Today I will be discussing the WWW of Google’s anti-trust hearing: the Who, Why, and Where. Is Google serving consumers? Or threatening healthy competition?
Who: Google (represented by executive chairman Eric Schmidt) vs. Nextag, Yelp, and the U.S. Senate.
What: The main issue being investigated in the antitrust hearing is whether Google is abusing its dominance in search by displaying its own sites ahead of (or instead of) competitors’ sites (Search Engine Journal), and effectively an anti-competitive monopoly in the world of search.
Why: The central arguments being brought forth by Yelp and Nextag is the concern that their sites are being unfairly replaced or used for the benefit of Google’s services.
In the case of Yelp, Google Places had been posting snippets of reviews on local business pages in 2010 – without Yelp’s permission. When asked if these could be removed Google gave the option of leaving reviews or becoming completely un-indexed from the results pages, thereby preventing Yelp from appearing anywhere in web results.
Nextag’s argument focused around the fact that Google’s shopping results are placed near the top (specifically, third, according to Senator Michael Lee) of product shopping results, and that they are biasing
Essentially, these companies (among others) are looking for more transparency from Google and to “level the playing field” and address the concerns of competitors voluntarily and adequately (i.e., not giving Yelp a “false choice”) (Search Engine Journal)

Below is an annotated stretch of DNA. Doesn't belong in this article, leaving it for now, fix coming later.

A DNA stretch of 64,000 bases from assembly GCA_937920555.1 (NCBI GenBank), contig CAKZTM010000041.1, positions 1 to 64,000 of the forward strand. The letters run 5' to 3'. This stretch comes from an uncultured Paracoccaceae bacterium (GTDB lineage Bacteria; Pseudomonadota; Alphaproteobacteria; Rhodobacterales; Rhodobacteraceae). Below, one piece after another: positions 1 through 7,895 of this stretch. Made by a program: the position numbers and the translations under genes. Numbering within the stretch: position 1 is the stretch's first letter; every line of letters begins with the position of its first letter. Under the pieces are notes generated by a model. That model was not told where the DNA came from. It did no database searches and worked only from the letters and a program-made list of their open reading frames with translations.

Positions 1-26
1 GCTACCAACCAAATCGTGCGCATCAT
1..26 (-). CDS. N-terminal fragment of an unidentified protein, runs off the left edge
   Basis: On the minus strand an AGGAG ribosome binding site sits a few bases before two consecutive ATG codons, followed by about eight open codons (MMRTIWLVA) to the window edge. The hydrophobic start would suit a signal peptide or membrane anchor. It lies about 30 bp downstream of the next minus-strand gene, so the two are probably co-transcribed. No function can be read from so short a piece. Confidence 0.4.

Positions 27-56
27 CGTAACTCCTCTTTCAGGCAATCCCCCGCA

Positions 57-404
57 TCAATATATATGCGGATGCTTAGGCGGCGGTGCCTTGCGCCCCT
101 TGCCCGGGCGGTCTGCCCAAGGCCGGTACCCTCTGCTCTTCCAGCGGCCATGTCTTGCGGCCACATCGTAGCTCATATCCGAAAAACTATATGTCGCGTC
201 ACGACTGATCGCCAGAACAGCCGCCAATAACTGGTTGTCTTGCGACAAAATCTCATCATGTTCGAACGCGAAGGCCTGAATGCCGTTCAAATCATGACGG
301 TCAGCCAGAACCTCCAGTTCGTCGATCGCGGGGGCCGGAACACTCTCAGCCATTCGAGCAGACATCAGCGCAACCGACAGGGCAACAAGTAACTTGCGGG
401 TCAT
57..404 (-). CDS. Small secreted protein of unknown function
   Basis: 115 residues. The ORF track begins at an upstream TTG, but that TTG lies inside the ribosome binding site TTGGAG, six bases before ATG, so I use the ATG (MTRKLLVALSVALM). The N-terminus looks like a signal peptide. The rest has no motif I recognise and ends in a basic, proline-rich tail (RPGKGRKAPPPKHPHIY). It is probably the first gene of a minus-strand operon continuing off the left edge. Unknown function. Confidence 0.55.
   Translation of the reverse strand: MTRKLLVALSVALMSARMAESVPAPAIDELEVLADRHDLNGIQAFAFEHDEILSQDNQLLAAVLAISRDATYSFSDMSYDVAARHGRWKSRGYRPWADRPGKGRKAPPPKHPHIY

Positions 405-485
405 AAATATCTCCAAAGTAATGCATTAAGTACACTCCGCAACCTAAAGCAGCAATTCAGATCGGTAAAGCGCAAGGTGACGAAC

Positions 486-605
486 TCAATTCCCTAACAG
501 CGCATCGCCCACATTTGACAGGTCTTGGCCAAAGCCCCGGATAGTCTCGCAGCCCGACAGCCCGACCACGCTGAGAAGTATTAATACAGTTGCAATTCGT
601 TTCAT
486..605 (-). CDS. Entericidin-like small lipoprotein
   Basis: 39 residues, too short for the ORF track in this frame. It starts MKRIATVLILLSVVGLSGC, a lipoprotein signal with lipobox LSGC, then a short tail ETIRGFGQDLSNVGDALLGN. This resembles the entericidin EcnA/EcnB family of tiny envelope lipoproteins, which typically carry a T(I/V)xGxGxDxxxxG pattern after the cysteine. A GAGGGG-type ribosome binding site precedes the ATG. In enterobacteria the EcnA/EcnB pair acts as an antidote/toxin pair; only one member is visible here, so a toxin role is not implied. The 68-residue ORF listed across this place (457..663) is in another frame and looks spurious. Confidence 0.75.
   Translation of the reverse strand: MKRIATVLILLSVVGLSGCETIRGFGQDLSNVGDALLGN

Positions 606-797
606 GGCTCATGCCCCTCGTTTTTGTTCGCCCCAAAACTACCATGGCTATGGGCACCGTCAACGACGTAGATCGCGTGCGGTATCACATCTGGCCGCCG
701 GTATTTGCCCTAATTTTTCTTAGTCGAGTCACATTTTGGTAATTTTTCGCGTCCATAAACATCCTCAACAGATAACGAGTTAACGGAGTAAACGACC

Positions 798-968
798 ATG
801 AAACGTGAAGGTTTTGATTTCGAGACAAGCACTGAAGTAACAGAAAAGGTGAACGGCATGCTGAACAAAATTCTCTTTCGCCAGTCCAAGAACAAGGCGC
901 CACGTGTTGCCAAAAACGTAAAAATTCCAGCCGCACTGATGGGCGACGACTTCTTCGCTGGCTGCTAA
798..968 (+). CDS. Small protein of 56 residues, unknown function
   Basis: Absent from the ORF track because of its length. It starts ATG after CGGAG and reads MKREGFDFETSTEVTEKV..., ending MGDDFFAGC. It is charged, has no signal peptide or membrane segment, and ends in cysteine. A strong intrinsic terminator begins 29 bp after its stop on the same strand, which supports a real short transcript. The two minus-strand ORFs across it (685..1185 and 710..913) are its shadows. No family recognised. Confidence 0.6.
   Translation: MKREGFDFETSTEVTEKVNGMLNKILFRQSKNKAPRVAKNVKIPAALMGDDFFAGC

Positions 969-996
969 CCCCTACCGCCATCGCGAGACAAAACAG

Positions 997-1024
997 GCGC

Google’s response to Yelp’s complaint that their Places Pages are taking traffic from small business and other review sites was that most of the click traffic (roughly two-thirds of clicks) from local search result pages goes directly to small business websites, review sites make up the next largest percentage (about a quarter of clicks), and less than 10% of clicks from local results page go to Google Place Pages. (Google Blog)
In response to Nextag, Google stated that they are simply offering consumers the best possible experience online, with testing pointing towards a preference to shopping results. (Google Blog)
Where to follow: I’m finding Search Engine Land and Search Engine Journal to have some of the best coverage in the SEO news space. There’s also information on RRW and Mashable, though less widely covered.
You can also find Google’s positions on their blog, with posts on Responses to Senate Hearing Witness Claims and A Guide to the Senate Judiciary Hearing. Obviously, these sources are biased to favor Google, but they do help complete the arguments given.